Kenneth Roberts in Scholarly Work: John Frederick on Roberts as a Novelist and Historian

One of the joys of studying Kenneth Roberts’ works is coming across what others have written about one of America’s best historical novelists. While it is easier to find more recent assessments of Roberts’ work, I’ve found it a little more challenging to find contemporary assessments of his novels. With that said, I recently tweeted  a link to an article from June 1941 in The English Journal 30.6 by John T. Frederick. The article was written on the heels of the release of Oliver Wiswell, Roberts’ novel written from the perspective of a Tory during the American Revolution.

By the time Frederick wrote his article, Roberts’ was established as one of America’s foremost novelist, having already published ArundelRabble in Arms, and Northwest Passage. Frederick praises Roberts in his article, noting Roberts’ unique ability to “give us pictures of the American past which are honest, rich, and intellectually stimulating,” making Roberts “one of the major American writers” of their day (p. 435). For Frederick, a key factor in Roberts’ success as a novelist was his attention to historical detail.

Roberts autobiography provides, in part, his reasons for writing historical novels.

Roberts autobiography provides, in part, his reasons for writing historical novels.

Roberts’ novels are typically classified as ‘historical fiction.’ Generally, according to Frederick, works of historical fiction share common components: “exciting action on every page; a beautiful and vivacious – but not necessarily, in modern fiction, virtuous – heroine; period costumes and stage settings” (p. 435). Indeed, Roberts’ novels fit the bill of historical fiction; however, as Frederick notes, Roberts would probably be “reluctant” to classify his works as historical fiction. For,

beneath these aspects of superficial relationship  to the conventional work of historical romance there lies bedrock historical fact and purpose which makes the work of Kenneth Roberts essentially and significantly different from the historical fiction that is written merely to entertain (p. 436).

Roberts did not write to merely entertain readers; rather, he wrote to teach history and to correct misconceptions of historical fact (see my post on why Roberts wrote historical fiction). Frederick observes:

He has written his historical novels as a matter of the considered choice of a mature and successful man; not primarily for money or for fame but because he wanted to write them, because he had something to say in them which he wanted profoundly to say, believed profoundly to be worth saying (p. 436).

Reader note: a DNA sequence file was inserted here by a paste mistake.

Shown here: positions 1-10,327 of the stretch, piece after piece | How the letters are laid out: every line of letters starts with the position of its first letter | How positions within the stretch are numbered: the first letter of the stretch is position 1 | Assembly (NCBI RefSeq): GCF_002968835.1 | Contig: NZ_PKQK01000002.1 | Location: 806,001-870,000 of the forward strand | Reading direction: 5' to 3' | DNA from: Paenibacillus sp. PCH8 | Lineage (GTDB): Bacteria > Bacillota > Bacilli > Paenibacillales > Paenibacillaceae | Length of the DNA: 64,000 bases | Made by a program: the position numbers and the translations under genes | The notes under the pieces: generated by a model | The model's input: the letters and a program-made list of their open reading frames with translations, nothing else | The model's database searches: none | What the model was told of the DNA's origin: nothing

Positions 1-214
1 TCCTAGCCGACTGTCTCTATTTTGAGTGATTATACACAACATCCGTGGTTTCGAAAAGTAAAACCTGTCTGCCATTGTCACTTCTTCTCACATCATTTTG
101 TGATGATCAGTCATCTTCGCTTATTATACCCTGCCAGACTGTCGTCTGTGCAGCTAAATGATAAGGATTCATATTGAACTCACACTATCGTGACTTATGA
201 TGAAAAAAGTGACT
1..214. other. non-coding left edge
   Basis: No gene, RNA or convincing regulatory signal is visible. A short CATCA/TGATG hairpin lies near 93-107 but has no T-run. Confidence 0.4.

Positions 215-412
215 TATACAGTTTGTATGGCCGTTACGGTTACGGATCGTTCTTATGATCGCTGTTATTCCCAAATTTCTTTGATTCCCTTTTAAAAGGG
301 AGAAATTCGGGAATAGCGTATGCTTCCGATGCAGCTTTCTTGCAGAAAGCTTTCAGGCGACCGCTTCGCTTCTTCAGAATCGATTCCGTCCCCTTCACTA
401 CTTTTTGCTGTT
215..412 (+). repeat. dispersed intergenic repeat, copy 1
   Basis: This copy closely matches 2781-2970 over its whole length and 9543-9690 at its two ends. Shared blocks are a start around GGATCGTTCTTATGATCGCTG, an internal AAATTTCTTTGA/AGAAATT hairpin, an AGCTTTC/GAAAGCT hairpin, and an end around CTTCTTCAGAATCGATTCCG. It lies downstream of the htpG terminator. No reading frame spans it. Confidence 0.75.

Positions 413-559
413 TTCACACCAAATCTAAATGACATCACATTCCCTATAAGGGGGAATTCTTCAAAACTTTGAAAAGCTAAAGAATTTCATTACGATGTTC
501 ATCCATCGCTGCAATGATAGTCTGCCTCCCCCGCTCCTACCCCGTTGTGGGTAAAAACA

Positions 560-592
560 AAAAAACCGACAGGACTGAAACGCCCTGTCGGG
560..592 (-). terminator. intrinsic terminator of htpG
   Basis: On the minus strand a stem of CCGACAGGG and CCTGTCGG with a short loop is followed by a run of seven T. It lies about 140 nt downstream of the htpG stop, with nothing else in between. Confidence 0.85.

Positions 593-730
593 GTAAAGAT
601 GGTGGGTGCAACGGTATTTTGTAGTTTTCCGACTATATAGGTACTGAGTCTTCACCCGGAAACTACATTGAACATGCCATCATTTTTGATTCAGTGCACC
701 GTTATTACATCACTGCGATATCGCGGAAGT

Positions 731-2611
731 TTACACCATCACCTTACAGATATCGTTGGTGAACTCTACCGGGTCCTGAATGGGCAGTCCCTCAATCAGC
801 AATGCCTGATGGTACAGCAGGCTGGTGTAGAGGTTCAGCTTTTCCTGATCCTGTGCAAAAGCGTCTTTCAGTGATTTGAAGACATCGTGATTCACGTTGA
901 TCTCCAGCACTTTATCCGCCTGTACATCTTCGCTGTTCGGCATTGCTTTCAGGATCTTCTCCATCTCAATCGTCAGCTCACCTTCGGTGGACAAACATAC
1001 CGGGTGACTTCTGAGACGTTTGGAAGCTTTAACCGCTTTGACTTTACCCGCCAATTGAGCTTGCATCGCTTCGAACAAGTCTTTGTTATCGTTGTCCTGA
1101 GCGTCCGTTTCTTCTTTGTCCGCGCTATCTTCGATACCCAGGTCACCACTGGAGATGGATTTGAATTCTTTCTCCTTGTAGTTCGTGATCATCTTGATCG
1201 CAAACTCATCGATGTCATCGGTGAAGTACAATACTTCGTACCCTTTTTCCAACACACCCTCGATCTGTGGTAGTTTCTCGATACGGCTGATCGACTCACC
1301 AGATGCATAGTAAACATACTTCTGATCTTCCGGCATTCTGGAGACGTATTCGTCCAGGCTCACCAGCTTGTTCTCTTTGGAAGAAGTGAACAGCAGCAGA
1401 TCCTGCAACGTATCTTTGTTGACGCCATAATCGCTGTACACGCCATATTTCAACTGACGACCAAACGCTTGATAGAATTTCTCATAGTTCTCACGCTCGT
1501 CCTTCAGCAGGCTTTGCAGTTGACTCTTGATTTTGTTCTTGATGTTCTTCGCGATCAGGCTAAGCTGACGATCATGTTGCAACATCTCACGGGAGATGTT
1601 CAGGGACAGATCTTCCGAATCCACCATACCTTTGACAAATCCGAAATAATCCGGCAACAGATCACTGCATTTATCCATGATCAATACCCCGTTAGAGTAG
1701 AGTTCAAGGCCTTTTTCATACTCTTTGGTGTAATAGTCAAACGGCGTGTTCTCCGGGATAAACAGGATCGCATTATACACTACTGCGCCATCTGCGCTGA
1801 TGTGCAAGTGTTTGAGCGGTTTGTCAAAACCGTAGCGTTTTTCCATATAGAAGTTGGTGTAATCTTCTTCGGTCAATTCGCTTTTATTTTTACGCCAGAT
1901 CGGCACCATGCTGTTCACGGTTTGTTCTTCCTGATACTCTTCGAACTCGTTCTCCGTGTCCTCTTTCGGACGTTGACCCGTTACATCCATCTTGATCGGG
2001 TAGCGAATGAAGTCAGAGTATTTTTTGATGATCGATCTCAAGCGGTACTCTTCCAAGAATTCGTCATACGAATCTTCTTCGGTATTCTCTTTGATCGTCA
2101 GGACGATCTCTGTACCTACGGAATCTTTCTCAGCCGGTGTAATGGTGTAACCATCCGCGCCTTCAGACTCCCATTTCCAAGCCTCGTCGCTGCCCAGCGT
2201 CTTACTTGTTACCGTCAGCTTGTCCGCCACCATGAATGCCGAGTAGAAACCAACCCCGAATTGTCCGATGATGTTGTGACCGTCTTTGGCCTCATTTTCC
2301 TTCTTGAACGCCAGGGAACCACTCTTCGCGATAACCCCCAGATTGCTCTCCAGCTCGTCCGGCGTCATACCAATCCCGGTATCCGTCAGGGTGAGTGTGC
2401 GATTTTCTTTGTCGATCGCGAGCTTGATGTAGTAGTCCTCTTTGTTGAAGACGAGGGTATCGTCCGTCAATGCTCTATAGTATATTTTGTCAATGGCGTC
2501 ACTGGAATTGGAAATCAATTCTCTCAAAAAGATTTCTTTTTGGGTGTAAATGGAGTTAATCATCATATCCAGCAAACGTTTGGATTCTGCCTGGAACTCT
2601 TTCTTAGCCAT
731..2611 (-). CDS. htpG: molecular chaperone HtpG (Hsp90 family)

Frederick’s observation is based upon the “extraordinary thoroughness of Kenneth Roberts’ historical research” (p. 437). Roberts’ writing of each novel was preceded by “prolonged and patient digging after facts” such that Roberts’ research nearly equaled that “of the best professional historians” (p. 437).

March to QuebecFor example, prior to writing Arundel, Roberts traveled the path Benedict Arnold took when leading his expedition to Quebec in 1775. He sought out all possible source material, including the journals and letters of those involved in the expedition. Such was the depth of Roberts’ research that he was able to publish his original research in March to Quebec (1938) – “itself a major contribution to the history of the American Revolution” (p. 437).

The best evidence supporting the idea that Roberts was a historian as well as a novelist is found, according to Frederick, in Roberts’ research for Northwest Passage. Though the main character of Northwest Passage is Langdon Towne, the most dominant and dynamic character is Major Robert Rogers – the leader of Roberts’ Rangers. In what is perhaps Roberts’ most famous novel, Kenneth Roberts “rescued from the comparative oblivion of specialized scholarship one of the most interesting figures of all American colonial history” in Robert Rogers (p. 438). More significantly, Roberts’ penchant for extensive and thorough research led him to locate the record of Roberts’ court-martial, something which “historians had agreed was lost” (p. 437). As with Arundel, Roberts published his research for Northwest Passage in a volume that accompanied the limited first edition.

I believe that Frederick provides a sound case for Roberts as a historian. I believe, however, that many have – and still do – fail to consider Roberts as a historian because of: 1) he wrote novels, and 2) he was a controversialist. It was well-known in Roberts’ day – and today among Roberts fans – that Kenneth Roberts was very opinionated and did not hold back on letting others know what he thought. His opinionated nature shown through all of his novels as he sought to shatter common notions about events and historical figures (note his favorable depiction of Benedict Arnold in Arundel and, especially, Rabble in Arms; and his depiction of the Revolution from the eyes of a Tory in Oliver Wiswell). It’s as if Roberts’ novels were a vehicle for his opinions and views to which he doggedly held and argued.

What should be noted is that while Roberts’ opinions are not bedrock fact, we are able to distinguish between historical fact and opinion in his novels. The point I seek to make here is a philosophical one – that we all encounter fact (in this case, historical fact), and we all interpret that fact. Fact is something that does not change (e.g. Robert Rogers was court-martialed; Benedict Arnold led the expedition to Quebec in 1775, etc.). What we must do, though, is to make sense of the facts – what do they mean? How do they fit in with other known facts? Etc. Further, when it comes to a particular work – such as Roberts’ novels – why did the author include these facts and not others? Is the way in which the facts depicted accurate? Etc. That is, interpretation necessarily accompanies fact – we cannot avoid it. Though we like to think that scientists are unbiased and objective, even they necessarily interpret the facts presented them in their experiments. Detectives interpret the facts of a particular case. And, in particular to this post, historians interpret fact in order to understand the past. We all interpret fact -it’s unavoidable. Thus, where we differ is not in fact, but in the interpretation of the facts.